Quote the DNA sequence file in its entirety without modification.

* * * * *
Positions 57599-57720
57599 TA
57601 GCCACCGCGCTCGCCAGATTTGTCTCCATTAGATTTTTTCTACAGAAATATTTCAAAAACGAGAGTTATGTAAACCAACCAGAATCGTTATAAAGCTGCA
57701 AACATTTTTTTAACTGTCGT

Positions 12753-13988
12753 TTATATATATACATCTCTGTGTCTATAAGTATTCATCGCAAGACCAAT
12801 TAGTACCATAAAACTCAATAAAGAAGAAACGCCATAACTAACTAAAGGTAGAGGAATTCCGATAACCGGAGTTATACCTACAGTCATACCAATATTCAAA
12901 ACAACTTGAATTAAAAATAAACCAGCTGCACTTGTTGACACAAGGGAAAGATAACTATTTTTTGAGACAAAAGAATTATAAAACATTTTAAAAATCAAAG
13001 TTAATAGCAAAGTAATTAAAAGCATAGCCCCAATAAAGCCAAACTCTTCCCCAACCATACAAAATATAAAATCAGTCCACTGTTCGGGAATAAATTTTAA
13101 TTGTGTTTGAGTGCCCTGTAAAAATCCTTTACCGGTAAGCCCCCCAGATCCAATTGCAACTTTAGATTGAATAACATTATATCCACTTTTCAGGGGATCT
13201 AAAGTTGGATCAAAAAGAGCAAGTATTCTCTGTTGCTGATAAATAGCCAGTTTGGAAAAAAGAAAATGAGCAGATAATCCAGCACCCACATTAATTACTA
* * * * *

Positions 57599-57720
57599 TA
57601 GCCACCGCGCTCGCCAGATTTGTCTCCATTAGATTTTTTCTACAGAAATATTTCAAAAACGAGAGTTATGTAAACCAACCAGAATCGTTATAAAGCTGCA
57701 AACATTTTTTTAACTGTCGT

Positions 12753-13988
12753 TTATATATATACATCTCTGTGTCTATAAGTATTCATCGCAAGACCAAT
12801 TAGTACCATAAAACTCAATAAAGAAGAAACGCCATAACTAACTAAAGGTAGAGGAATTCCGATAACCGGAGTTATACCTACAGTCATACCAATATTCAAA
12901 ACAACTTGAATTAAAAATAAACCAGCTGCACTTGTTGACACAAGGGAAAGATAACTATTTTTTGAGACAAAAGAATTATAAAACATTTTAAAAATCAAAG
13001 TTAATAGCAAAGTAATTAAAAGCATAGCCCCAATAAAGCCAAACTCTTCCCCAACCATACAAAATATAAAATCAGTCCACTGTTCGGGAATAAATTTTAA
13101 TTGTGTTTGAGTGCCCTGTAAAAATCCTTTACCGGTAAGCCCCCCAGATCCAATTGCAACTTTAGATTGAATAACATTATATCCACTTTTCAGGGGATCT
13201 AAAGTTGGATCAAAAAGAGCAAGTATTCTCTGTTGCTGATAAATAGCCAGTTTGGAAAAAAGAAAATGAGCAGATAATCCAGCACCCACATTAATTACTA